If you are an employer reading this, chances are that at some point you have likely interviewed someone or will engage in the interview process in the future.
Think about how you have conducted interviews in the past: Have you had a casual conversation with a future employee so you could get to know their personality? Have you done a “working interview,” where you bring them in and have them watch you work – and maybe watch them work to a degree?
It turns out, out of the interview options available, these are probably the least likely to help you reliably find the employee that you desire. So why do we use them so much?
Based on my own experience in the veterinary field, I would venture a guess because it’s how we have all been interviewed ourselves, and we just carry it on to the next generation of interviewees.
What else is there then, if this is not the right way?
Before we get started let's talk about some categories and definitions. First, know that there are two main types of interviews: unstructured and structured. I would strongly suspect (perhaps I am wrong) that most of the veterinary field probably engages in the former – I know I have in the past, to varying levels of success.
Second, let’s have an aside about the reliability and validity of tests. Reliability is how much a test consistently produces the same result. A high-reliability test would have the same result no matter how many times you did it, while a low-reliability test would produce inconsistent results.
Validity is whether a test is actually testing what it says it is testing. If a test says it is testing for IQ, and it is actually testing for how well someone can count, it’s not a high validity test. When you are picking any test, you would prefer one that provides both high reliability and high validity – in doing so, you will obtain the best results in using it.
Getting back to interviews now: what is the difference between an unstructured interview and a structured interview? An unstructured interview proceeds like a normal conversation and varies between each candidate. On the other hand, a structured interview is a standardized set of questions posed to every candidate and is designed to have as little employer-driven variation as possible. According to the United States Office of Personnel Management, unstructured interviews have low levels of reliability and low to moderate validity as well as susceptibility to legal challenges. On the other hand, structured interviews have high degrees of reliability, validity, and legal defensibility.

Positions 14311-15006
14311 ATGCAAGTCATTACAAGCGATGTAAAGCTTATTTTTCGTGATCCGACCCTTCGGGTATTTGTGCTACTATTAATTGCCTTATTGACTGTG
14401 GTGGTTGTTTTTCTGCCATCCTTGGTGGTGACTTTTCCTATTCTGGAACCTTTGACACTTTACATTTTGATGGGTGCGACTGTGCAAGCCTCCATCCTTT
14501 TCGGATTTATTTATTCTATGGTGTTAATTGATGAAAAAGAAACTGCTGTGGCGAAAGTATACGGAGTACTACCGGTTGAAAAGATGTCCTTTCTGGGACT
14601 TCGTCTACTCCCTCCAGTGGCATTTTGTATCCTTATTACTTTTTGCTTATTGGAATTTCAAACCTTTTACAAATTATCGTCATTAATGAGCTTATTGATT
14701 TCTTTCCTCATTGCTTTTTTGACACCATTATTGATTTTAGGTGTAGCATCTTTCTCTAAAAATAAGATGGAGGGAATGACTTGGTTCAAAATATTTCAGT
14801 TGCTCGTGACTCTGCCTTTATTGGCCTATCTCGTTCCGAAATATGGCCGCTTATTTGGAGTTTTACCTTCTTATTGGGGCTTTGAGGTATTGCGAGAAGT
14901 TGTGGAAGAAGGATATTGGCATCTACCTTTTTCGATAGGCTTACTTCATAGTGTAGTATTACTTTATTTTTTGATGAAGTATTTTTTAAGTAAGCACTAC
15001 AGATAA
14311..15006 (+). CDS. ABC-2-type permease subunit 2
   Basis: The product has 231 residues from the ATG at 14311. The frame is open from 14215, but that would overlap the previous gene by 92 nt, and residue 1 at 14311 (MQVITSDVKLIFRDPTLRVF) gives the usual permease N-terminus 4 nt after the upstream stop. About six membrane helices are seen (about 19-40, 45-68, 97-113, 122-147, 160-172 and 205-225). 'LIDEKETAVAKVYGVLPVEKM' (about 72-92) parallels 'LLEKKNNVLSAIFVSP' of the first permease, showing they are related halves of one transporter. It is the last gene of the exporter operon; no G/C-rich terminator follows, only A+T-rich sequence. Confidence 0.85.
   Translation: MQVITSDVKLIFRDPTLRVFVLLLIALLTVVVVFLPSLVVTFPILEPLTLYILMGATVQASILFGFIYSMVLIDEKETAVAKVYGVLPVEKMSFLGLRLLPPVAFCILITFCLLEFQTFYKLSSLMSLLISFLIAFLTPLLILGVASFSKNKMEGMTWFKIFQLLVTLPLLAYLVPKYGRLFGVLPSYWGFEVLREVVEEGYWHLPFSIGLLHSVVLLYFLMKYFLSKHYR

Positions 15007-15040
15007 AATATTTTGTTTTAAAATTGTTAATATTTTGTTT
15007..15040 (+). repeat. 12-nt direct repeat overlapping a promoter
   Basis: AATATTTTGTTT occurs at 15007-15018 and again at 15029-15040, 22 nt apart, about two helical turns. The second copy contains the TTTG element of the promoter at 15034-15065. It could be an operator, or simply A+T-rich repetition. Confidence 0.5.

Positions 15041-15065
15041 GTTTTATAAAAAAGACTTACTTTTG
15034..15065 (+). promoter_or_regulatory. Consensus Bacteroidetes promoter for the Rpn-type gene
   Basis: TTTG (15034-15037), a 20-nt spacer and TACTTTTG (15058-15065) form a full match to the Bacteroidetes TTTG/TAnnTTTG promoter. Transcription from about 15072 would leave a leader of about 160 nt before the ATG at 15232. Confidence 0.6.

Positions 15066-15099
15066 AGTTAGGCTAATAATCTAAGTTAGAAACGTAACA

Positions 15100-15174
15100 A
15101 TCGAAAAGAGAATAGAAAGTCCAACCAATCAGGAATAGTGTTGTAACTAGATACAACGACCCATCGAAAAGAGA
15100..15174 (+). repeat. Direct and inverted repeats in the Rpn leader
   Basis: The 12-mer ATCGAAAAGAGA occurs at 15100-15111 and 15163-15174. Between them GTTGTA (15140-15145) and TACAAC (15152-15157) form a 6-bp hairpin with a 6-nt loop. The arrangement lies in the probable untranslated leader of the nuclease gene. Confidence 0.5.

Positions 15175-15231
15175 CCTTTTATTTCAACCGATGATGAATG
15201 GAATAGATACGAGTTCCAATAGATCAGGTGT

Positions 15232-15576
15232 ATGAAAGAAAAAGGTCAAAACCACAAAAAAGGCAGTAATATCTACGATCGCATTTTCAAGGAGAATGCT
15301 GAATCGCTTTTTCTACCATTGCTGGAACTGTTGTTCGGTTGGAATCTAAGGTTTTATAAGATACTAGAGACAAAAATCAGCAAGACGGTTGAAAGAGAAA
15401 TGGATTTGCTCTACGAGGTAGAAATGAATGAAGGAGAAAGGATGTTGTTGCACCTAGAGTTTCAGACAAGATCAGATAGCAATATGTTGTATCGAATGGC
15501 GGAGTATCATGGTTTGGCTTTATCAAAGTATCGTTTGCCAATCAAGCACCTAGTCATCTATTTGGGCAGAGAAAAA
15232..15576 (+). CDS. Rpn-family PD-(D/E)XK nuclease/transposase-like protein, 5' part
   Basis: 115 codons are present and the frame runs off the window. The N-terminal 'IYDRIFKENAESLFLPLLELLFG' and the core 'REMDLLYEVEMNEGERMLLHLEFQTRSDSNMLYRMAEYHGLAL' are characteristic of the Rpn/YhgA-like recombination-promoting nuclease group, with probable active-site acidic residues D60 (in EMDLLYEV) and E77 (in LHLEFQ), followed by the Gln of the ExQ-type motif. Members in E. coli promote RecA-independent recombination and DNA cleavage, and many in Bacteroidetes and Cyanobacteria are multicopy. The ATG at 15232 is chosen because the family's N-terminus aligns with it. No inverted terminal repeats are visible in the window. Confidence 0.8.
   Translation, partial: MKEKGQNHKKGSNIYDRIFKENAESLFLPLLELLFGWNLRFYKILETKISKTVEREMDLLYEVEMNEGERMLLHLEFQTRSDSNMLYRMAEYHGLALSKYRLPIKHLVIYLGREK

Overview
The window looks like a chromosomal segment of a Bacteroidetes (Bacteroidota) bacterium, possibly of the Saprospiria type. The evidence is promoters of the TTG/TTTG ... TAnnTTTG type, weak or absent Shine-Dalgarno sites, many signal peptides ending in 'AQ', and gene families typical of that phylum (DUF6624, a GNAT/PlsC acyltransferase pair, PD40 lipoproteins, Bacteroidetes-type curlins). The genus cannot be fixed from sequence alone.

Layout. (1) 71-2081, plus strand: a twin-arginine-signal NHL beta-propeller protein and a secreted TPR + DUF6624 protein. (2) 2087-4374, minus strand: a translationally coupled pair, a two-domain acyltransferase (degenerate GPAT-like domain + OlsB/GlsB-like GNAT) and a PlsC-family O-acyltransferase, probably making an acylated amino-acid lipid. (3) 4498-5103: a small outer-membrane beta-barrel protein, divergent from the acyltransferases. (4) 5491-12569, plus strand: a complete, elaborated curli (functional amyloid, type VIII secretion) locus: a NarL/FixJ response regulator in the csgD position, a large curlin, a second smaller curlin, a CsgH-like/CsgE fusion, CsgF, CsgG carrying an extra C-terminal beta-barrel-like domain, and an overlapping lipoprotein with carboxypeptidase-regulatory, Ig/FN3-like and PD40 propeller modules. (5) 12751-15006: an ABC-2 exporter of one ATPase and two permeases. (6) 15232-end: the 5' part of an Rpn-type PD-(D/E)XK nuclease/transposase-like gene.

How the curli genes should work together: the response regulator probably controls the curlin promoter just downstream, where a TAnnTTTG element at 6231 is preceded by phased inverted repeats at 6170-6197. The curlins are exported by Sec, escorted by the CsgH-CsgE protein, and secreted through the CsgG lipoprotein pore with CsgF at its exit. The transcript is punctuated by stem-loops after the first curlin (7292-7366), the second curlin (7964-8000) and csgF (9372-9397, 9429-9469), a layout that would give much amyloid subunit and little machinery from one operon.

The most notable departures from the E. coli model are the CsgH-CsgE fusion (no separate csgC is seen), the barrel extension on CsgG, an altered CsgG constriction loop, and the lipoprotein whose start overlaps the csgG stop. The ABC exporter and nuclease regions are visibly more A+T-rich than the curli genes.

The structured interview clearly sounds better, but it doesn’t end there: structured interviews are more likely to select a higher percentage of job-appropriate candidates, most likely leading to lower employee turnover. Furthermore, since more qualified employees are more likely to be selected for each position, the effectiveness of the whole practice would be improved as well. Since a managers’ main goal is to increase the effectiveness and efficiency of an organization, so this is a topic that should not be overlooked.
"According to the United States Office of Personnel Management, unstructured interviews have low levels of reliability and low to moderate validity as well as susceptibility to legal challenges. On the other hand, structured interviews have high degrees of reliability, validity, and legal defensibility."
How to Develop Structured Interviews:
Structured interviews are not beyond the capabilities of any clinic to develop, as long as they go about the process in a thoughtful, purposeful manner. The structured questions are developed in a step-by-step manner, and each step is important and dependent on the prior step (in other words – go in order, and don’t skip a step!).
Step #1: Job Analysis
A job analysis is a breakdown of a job into the tasks and the responsibilities performed, as well as the core competencies, which are the skills and qualities required for the position.
This is a vast, important topic that could be another article in and of itself. For a more thorough examination, click here.
Briefly, however, a few techniques to help you break the position down include:
Observing your current employee;
Asking them what tasks they do, and/or
Asking them to write them down.
Core competencies can often be determined as a team: what traits must a candidate have (or not have) to be successful in this position? For instance, do they work well with others? Do they have attention to detail? Do they have people skills on the phone? Note that this step is critical in developing structured questions – if it is skipped or if the job analysis itself is incorrect, then the questions that result will be ineffective.
Step #2: Pick which competencies you will assess
You might want your next employee to possess 20 different skills, but realistically, you need to narrow it down to 4-6 competencies for most positions.